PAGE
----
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After years of avoiding it, Hollywood studios are preparing to let people download and buy electronic copies of movies over the Internet, much as record labels now sell songs for 99 cents through Apple Computer's iTunes music store and other online services.

The movie industry has in years past made half-hearted attempts to let people rent a small number of movies online, but the rapidly growing use of Internet video, both legal and pirated, is prompting it to create more robust download options and to consider online business models it dismissed as recently as a year ago.

The studios have been working for months to confront the technological and business challenges of digital sales. Those initiatives gained new urgency on June 27 when the Supreme Court ruled that companies distributing software that allows users to trade pirated copies of audio and video files are liable for copyright infringement only if they induce users to break the law.

Sony, for example, is converting 500 movie titles to a digital format that can be downloaded and sold. Universal Pictures, a unit of NBC Universal, which is 80 percent owned by General Electric and 20 percent owned by Vivendi Universal, is preparing nearly 200 titles for digital online sale. And Warner Brothers, a division of Time Warner, says it has already digitized most of its library of 5,000 films and will start selling some of them online later this year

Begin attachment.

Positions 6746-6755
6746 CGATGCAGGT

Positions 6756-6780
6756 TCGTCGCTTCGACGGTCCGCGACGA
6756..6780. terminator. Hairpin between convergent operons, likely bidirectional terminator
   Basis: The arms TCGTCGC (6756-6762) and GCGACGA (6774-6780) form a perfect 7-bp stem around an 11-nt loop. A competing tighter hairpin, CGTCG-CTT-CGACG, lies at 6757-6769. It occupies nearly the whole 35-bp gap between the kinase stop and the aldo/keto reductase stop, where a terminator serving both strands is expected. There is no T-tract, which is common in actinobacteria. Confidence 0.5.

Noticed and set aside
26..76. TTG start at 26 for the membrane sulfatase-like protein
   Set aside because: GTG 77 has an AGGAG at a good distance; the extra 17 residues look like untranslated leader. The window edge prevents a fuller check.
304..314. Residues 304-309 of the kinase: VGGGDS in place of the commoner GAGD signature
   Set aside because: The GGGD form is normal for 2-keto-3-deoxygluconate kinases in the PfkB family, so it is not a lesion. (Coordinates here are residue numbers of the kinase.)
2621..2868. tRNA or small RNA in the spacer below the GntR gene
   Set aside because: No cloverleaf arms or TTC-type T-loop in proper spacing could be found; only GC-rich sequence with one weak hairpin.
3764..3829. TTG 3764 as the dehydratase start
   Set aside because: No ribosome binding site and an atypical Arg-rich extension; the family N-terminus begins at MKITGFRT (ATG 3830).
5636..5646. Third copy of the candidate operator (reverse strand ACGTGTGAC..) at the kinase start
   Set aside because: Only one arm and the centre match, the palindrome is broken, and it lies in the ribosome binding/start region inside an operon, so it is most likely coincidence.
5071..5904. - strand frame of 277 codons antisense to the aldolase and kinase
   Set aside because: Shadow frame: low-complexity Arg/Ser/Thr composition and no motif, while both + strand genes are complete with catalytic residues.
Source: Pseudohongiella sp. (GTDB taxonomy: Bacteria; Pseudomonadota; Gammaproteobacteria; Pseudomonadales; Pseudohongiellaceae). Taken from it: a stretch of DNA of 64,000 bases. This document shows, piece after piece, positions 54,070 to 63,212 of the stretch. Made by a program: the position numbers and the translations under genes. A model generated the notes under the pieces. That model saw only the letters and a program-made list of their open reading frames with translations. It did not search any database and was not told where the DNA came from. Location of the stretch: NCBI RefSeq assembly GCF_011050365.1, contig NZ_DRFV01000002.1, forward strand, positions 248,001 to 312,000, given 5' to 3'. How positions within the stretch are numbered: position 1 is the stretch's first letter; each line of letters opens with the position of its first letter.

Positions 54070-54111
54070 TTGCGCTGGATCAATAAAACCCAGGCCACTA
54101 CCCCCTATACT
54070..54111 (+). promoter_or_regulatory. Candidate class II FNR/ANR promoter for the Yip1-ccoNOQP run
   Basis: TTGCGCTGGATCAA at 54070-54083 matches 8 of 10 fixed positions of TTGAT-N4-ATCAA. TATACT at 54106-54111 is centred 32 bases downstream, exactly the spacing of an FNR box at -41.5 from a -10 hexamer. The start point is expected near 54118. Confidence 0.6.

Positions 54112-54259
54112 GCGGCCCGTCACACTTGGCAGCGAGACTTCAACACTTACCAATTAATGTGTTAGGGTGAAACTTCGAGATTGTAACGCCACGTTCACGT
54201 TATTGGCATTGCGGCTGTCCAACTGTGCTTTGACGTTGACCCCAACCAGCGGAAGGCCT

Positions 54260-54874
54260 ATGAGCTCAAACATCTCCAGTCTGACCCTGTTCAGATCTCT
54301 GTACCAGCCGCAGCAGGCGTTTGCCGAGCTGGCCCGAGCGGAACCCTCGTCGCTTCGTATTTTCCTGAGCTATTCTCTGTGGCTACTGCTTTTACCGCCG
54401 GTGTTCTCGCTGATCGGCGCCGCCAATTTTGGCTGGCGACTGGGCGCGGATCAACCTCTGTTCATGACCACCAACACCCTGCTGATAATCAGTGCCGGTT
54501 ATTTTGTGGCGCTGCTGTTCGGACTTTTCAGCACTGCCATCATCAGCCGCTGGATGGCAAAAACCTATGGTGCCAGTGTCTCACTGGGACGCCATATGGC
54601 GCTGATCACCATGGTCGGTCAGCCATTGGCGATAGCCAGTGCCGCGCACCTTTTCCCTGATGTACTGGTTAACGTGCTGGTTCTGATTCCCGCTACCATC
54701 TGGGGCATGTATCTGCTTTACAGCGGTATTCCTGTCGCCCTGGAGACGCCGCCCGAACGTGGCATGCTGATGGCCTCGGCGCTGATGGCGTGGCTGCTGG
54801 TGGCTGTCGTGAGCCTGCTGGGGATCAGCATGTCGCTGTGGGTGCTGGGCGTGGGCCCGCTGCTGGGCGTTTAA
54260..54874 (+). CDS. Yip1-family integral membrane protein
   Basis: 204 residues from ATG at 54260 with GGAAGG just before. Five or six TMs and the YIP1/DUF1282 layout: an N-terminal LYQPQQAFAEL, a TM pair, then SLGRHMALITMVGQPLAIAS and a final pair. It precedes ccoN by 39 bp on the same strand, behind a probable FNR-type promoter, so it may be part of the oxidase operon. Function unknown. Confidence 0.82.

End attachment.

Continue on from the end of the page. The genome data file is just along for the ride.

Broadcast, satellite and cable are all good models that provide us the ability to generate revenue for us and are relatively safe from piracy," said Robert C. Wright, the chief executive of NBC Universal, expressing the widely held view of studio executives. "The Internet may be more convenient, but it is Dodge City."

Josh Goldman, the chief executive of Akimbo, a company that sells a digital video service delivered through a special device that connects television sets to the Internet, said that while the industry was starting to experiment, "everyone is holding back the best of their programming until they figure out the right model."

For example, Robert A. Iger, the president and next chief executive of the Walt Disney Company, said at a recent investor conference that he was interested in concepts like what he called "Desperate Housewives Plus," in which consumers could buy the right to watch an episode starting the day after it was broadcast along with additional scenes and "a few more bells and whistles."